Scientists explain why a person is colour vision
Light-sensitive receptors in the eyes of people in the course of evolution have adapted well to identify key social changes in human behavior related to the color of his face, for example, redness due to anxiety or embarrassment.
“We have a very strange ability to distinguish colors. Our red and green receptors are able to detect very similar colors. Moreover, the color the human eye is far from perfect, and when we design color detectors, for example, for digital cameras, we create another type of color vision,” said Dr. James Higham, an anthropologist at the University of new York, writes Daily Mail.
Scientists have two theories as to why the person needs it is the perception of colors. The first is that vision allows primates to distinguish subtle shades of green and red that can be helpful when searching for red fruit among green leaves. The second theory suggests that humans and primates must be able to distinguish minor variations in color of the skin (particularly facial skin), in the framework of social interaction.
For example, females of some species of monkeys the red colour of the face and genitals give the males to know about the readiness to mate. Likewise, people inform each other about any social situations by changing colors, for example, redness.
Well people recognize emotions on the faces of the other people on the basis of various signals. Some of them can be associated with a slight discoloration of the face due to blood flow. This can result in embarrassment, anxiety, worry, and physical, uprajneniyam Hilanthropy at the University of new York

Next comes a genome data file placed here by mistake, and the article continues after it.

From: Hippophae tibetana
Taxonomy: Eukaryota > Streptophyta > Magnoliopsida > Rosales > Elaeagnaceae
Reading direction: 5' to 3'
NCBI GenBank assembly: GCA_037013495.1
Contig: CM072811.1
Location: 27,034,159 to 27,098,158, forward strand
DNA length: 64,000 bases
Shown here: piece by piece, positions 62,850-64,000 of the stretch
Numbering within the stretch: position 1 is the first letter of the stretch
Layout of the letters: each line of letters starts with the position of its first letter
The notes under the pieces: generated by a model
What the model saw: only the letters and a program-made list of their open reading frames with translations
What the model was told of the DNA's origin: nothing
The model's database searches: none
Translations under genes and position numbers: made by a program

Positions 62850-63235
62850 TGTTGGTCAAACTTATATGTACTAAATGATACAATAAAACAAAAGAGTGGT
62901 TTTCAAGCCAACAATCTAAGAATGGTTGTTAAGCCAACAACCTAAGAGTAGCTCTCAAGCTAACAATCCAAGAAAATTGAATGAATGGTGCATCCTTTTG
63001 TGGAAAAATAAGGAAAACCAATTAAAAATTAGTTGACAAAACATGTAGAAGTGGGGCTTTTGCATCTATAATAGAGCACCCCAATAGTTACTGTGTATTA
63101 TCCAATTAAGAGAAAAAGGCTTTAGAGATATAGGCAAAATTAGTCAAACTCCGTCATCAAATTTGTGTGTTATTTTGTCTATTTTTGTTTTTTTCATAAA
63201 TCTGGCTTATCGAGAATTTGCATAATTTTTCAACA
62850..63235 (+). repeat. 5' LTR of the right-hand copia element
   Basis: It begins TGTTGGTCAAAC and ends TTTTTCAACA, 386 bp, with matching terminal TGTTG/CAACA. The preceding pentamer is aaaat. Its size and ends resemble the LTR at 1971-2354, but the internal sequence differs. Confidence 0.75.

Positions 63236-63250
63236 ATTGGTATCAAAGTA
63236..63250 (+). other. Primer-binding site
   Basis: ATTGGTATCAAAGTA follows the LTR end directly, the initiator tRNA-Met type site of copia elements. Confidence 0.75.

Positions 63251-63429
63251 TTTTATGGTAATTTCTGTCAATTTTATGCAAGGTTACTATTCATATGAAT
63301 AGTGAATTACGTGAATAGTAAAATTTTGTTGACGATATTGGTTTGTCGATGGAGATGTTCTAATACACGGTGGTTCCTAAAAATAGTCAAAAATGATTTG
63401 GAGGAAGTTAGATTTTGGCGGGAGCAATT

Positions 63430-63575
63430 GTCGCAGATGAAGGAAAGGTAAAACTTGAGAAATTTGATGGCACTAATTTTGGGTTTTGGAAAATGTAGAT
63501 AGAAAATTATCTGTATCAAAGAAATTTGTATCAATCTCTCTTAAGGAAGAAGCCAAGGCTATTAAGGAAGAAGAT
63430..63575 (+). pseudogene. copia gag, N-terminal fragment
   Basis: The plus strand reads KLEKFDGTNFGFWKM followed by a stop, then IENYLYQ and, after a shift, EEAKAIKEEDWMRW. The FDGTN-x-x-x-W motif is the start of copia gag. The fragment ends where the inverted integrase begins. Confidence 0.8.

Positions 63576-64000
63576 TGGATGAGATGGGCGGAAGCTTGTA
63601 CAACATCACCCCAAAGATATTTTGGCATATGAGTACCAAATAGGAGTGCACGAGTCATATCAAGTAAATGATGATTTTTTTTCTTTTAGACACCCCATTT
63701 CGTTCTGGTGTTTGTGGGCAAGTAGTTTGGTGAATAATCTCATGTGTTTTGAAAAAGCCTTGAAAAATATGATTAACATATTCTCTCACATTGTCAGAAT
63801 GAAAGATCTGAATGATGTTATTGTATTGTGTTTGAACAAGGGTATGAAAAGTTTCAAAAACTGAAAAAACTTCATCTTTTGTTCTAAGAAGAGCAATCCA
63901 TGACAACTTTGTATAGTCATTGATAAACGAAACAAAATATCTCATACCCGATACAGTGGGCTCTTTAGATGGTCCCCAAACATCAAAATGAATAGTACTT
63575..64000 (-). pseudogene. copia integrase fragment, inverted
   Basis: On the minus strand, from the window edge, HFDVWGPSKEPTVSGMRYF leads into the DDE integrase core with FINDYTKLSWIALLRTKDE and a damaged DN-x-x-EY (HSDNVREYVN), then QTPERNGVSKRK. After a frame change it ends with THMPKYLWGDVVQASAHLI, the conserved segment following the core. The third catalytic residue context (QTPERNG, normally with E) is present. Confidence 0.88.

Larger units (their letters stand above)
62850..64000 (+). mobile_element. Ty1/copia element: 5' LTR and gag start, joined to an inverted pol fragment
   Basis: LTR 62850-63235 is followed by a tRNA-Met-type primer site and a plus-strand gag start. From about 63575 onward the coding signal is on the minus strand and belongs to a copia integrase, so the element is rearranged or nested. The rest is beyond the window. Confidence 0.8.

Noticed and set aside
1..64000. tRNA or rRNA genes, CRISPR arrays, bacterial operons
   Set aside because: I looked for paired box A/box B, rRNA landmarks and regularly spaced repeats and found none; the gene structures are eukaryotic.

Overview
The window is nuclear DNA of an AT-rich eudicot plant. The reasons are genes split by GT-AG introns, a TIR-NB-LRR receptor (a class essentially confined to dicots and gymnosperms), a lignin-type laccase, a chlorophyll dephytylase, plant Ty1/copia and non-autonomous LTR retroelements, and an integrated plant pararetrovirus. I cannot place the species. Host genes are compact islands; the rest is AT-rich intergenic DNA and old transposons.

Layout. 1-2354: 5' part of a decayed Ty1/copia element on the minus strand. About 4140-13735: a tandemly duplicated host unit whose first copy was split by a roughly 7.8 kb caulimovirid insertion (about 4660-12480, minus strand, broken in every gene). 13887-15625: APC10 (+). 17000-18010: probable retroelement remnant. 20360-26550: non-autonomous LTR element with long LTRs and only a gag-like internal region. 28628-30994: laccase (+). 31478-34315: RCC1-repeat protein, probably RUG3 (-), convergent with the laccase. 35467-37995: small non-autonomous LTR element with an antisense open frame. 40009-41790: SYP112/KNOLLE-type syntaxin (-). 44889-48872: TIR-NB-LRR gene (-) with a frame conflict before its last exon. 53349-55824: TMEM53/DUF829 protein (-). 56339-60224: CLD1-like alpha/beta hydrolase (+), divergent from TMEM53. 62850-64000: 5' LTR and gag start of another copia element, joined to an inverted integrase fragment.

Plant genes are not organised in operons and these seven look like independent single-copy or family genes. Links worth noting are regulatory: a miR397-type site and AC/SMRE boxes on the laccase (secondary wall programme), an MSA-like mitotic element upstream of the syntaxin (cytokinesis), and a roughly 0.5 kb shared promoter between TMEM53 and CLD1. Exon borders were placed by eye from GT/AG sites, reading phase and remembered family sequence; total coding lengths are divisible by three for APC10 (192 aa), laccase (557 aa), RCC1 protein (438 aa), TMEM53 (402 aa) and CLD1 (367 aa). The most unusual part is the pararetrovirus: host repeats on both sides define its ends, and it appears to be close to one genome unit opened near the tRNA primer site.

To confirm the theory of social interaction, the researchers gave 60 participants view a series of photographs of female rhesus macaque color of the muzzle which varied depending on the readiness to mate.
With the help of a special program, scientists have altered the photos under different types of color vision. The part of study participants saw monkeys in the photo as what they would have seen the man and the primates in real life. Others saw images of human eyes with different levels of color blindness. Others got the photo after processing in a digital camera. The experiment participants had to identify the colors on the face of a monkey. The study showed that people who viewed images transferred in accordance with the visual system of primates, faster and more accurately identified changes in the color of the muzzle macaques.
Thus scientists found that the human eye is so well distinguish the color change that can read facial cues better than a digital camera.
Moreover, the color the human eye is far from perfect, and when we design color detectors, for example, for digital cameras, we create another type of color vision.